Percona XtraDB Cluster: SElinux is not always the culprit !

If you are using SElinux, you should know that it’s advised to disable it to avoid issue with PXC. Generally the communication between your nodes doesn’t work properly and a node having SElinux enabled won’t be able to join the cluster.

So when a node doesn’t join the cluster where it should, my first reflex is to have a look at audit.log. But recently I faced another problem: the node joined the cluster but SST failed (whatever which method was used, discarding skip).

I checked SElinux and it was of course disabled, then I add some debug information in the SST script but it seemed that the script was never launched. And this time the culprit is called : AppArmor !

Percona doesn’t provide any AppArmor profile for PXC, but it seems that on this server (Ubuntu TLS), a previous version of MySQL was installed and then removed but the AppArmor profile was still present.

So if you use apparmor (or if you don’t know) and you want to check is there is a profile for mysql, you can run the following command :

You can disable a profile easily by running

For more information related to AppArmor, you can refer to Ubuntu’s wiki

So now if you run ubuntu, you have two things to check first : SElinux and AppArmor !

Note: We often advise to disable SElinux and AppArmor on dedicated MySQL servers to avoid the performance overhead

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Comments (6)

  • erkan

    I wold suggest to extend the profile instead of disabling the profile :/

    December 21, 2012 at 4:09 am
  • lefred

    Hi Erkan,

    Sure this is a possibility, but don’t forget the overhead caused by AppArmor, they already claim 2% and it seems that for some operation like simple open/close it could raise to more than 110%

    By the way, I will see with our engineer responsible of packaging if we could also provide the needed profile with PXC. If you have one to share with me feel free 😉 Thank you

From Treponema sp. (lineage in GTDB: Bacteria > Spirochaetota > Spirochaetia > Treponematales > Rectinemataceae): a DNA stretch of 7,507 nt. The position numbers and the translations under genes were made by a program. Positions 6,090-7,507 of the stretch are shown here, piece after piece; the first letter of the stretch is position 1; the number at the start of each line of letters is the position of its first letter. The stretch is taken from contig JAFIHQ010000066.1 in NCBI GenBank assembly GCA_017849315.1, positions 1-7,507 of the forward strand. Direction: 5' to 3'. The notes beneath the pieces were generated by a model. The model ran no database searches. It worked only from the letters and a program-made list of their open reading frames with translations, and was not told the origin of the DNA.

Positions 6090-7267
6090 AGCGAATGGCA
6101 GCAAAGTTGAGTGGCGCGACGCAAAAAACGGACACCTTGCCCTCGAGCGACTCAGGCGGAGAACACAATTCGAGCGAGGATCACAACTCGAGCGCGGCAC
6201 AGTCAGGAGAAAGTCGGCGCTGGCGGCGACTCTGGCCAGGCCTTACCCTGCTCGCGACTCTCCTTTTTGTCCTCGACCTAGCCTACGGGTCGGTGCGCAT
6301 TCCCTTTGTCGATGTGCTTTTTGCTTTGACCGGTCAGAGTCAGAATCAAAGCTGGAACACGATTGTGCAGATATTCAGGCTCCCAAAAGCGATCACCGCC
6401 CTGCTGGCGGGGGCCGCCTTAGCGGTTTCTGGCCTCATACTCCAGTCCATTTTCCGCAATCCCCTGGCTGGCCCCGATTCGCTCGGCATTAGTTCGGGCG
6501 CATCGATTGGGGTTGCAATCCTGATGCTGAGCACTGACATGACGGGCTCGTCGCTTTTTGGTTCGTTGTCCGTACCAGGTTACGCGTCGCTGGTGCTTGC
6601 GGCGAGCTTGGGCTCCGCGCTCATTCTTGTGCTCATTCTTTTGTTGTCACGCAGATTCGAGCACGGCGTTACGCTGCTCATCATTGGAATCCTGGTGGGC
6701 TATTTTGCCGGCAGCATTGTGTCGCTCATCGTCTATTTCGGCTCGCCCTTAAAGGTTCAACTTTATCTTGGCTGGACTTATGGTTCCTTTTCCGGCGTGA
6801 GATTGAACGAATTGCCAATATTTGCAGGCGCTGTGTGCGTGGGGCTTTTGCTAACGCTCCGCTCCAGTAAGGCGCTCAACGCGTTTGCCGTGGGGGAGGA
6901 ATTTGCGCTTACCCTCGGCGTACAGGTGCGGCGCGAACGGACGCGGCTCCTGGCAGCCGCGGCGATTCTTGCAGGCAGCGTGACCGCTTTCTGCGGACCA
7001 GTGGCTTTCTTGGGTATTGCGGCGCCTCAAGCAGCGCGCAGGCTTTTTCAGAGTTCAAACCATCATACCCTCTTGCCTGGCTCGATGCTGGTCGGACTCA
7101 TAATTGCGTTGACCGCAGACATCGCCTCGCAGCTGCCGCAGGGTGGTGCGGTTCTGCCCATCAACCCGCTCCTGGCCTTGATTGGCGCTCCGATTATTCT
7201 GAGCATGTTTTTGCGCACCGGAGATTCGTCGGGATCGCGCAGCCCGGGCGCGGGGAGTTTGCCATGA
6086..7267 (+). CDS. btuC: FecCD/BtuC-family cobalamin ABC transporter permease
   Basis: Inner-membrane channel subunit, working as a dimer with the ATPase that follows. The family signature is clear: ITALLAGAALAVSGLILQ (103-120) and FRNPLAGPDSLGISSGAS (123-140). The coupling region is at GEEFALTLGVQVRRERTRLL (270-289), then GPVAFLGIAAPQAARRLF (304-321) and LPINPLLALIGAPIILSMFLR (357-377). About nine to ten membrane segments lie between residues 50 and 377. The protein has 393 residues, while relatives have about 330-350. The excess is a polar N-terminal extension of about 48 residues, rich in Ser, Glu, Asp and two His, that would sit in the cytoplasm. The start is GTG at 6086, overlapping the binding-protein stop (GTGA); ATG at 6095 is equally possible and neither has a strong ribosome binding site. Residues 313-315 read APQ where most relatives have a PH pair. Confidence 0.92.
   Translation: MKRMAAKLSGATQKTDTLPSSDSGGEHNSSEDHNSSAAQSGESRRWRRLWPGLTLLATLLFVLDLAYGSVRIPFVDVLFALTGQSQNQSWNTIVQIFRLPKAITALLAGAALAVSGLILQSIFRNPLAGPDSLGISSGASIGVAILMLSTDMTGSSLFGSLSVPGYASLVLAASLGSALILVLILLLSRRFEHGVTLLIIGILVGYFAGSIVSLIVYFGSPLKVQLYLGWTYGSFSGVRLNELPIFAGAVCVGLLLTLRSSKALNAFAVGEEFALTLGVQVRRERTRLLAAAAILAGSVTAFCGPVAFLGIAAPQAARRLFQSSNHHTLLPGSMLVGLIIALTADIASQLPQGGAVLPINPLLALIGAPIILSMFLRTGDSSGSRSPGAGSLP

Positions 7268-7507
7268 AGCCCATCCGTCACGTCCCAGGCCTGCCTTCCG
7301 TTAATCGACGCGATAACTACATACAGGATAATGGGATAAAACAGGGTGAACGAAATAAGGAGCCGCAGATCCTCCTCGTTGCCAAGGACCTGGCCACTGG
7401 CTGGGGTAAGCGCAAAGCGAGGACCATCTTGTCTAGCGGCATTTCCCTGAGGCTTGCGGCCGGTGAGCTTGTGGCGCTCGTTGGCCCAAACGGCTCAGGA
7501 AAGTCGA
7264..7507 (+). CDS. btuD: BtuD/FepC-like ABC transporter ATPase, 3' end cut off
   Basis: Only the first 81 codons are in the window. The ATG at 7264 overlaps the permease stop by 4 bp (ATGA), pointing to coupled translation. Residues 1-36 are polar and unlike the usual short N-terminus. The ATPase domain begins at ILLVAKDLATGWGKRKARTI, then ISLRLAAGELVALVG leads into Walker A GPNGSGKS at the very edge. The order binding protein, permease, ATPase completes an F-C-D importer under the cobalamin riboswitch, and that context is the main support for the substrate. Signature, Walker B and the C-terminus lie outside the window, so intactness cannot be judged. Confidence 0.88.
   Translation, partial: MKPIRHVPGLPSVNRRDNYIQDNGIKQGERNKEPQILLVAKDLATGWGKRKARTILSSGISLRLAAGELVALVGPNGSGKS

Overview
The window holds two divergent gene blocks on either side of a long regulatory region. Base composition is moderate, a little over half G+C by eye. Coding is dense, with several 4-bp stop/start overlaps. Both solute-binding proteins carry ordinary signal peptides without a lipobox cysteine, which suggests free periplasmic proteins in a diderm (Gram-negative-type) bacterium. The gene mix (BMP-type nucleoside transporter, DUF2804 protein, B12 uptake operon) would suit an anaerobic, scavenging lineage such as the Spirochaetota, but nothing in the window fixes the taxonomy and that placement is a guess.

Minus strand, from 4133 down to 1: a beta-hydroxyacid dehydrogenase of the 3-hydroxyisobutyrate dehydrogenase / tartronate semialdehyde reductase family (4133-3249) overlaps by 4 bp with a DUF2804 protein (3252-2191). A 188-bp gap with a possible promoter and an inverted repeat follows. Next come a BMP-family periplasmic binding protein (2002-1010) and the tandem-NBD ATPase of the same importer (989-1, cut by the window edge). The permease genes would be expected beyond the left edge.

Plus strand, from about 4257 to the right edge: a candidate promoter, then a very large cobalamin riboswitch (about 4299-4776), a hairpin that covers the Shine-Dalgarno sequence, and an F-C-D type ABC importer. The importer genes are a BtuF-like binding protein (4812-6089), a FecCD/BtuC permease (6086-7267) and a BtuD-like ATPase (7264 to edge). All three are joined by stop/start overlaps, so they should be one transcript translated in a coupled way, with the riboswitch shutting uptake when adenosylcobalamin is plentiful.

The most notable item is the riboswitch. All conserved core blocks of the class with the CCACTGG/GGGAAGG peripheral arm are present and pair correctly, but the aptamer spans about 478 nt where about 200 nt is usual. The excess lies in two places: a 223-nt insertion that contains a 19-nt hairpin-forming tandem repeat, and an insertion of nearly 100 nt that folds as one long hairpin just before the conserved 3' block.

December 21, 2012 at 4:31 am
  • nate

    SELinux is like windows ACLs bolted onto linux. both should die.

    I disabled SELinux everywhere, always have. There are much better, less frustrating means to secure a system against most threats. I really rarely come across a senior engineer/admin who does not turn off SElinux entirely. I suppose if you operate a public SSH server, it’d be useful. My systems operate in much more controlled environments.

    January 2, 2013 at 3:33 pm
  • Ernie Souhrada


    SELinux is used more widely than you might think, particularly in industries that are subject to significant governmental regulation, such as healthcare and banking/finance, and even on servers that have no direct connection to the public internet.

    I agree that SELinux configuration can be quite frustrating, but I think the learning curve is worthwhile. Even if you don’t make any tweaks besides adjusting the security context to keep your MySQL data files somewhere other than /var/lib/mysql, understanding SELinux gives you an extremely fine-grained level of control over your system, and IMHO, that’s really cool.

    January 3, 2013 at 12:18 am
  • Frederic Descamps

    If you want to have an idea of the cost of SELinux on MySQL, you can read this blog post:

    So all depends on what you are looking for, security or performance ?

    Happy New Year 😉

    January 3, 2013 at 3:52 am
  • Carlos Ferreira

    I would recommend to “complain” instead of “disable/remove :

    October 19, 2016 at 8:30 am

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